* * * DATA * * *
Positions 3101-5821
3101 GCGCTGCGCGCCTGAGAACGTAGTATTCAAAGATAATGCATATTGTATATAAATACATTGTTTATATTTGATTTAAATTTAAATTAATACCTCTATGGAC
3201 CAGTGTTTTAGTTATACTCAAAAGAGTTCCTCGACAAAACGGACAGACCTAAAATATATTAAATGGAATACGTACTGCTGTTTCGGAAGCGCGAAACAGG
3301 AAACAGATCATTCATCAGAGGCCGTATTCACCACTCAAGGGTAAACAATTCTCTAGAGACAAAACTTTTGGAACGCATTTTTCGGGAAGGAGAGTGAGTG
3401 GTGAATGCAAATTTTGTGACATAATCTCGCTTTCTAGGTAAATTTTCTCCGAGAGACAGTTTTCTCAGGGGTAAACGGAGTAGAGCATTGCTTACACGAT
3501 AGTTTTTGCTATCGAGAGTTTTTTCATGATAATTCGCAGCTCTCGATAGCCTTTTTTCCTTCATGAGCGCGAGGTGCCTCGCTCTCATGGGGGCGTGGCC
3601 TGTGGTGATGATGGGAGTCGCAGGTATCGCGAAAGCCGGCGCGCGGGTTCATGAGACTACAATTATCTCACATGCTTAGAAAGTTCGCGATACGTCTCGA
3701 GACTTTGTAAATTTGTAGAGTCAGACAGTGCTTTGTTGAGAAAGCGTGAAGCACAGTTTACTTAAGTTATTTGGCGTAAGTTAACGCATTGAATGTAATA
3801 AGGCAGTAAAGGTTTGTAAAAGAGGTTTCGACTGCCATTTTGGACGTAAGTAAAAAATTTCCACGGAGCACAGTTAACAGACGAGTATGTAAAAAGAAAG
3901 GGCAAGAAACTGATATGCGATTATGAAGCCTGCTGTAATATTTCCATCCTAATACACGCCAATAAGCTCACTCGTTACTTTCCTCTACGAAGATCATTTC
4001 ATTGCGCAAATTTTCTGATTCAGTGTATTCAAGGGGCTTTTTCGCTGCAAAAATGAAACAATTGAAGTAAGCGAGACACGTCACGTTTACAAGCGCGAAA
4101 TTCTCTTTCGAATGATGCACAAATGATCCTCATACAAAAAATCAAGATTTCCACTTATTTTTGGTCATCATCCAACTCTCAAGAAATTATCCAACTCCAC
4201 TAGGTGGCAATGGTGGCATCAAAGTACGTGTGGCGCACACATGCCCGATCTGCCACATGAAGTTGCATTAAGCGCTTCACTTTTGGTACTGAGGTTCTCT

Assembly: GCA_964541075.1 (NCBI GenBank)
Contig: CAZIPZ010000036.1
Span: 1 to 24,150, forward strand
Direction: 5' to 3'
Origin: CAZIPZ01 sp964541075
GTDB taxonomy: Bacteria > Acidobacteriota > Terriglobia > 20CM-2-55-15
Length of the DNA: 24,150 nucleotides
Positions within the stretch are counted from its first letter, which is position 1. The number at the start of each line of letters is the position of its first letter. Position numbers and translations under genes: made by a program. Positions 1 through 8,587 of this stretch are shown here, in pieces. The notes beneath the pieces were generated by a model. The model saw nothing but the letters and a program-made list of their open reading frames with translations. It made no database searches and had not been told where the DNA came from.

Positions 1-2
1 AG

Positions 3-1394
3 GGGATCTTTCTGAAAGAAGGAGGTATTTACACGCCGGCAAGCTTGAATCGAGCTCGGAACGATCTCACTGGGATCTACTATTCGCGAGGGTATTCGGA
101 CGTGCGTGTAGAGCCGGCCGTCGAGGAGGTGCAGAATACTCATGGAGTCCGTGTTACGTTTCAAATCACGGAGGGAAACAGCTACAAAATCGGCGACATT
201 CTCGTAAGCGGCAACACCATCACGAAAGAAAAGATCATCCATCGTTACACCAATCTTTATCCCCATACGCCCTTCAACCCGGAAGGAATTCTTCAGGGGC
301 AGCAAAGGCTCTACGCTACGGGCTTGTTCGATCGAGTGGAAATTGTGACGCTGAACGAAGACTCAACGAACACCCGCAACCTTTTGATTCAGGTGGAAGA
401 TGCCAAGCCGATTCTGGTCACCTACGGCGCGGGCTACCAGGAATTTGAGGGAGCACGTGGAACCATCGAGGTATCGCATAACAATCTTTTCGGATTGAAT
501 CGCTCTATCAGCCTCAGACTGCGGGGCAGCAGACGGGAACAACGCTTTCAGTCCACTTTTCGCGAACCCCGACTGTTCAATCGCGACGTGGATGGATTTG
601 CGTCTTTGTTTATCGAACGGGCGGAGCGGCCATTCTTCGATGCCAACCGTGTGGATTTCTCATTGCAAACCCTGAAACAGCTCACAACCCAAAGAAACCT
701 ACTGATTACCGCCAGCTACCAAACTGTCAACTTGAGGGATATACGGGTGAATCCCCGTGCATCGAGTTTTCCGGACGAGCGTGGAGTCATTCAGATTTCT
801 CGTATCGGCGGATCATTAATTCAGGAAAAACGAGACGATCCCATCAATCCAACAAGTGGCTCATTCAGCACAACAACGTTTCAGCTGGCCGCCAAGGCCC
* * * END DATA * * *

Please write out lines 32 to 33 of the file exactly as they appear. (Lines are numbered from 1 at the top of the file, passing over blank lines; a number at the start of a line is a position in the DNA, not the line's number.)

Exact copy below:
701 ACTGATTACCGCCAGCTACCAAACTGTCAACTTGAGGGATATACGGGTGAATCCCCGTGCATCGAGTTTTCCGGACGAGCGTGGAGTCATTCAGATTTCT
801 CGTATCGGCGGATCATTAATTCAGGAAAAACGAGACGATCCCATCAATCCAACAAGTGGCTCATTCAGCACAACAACGTTTCAGCTGGCCGCCAAGGCCC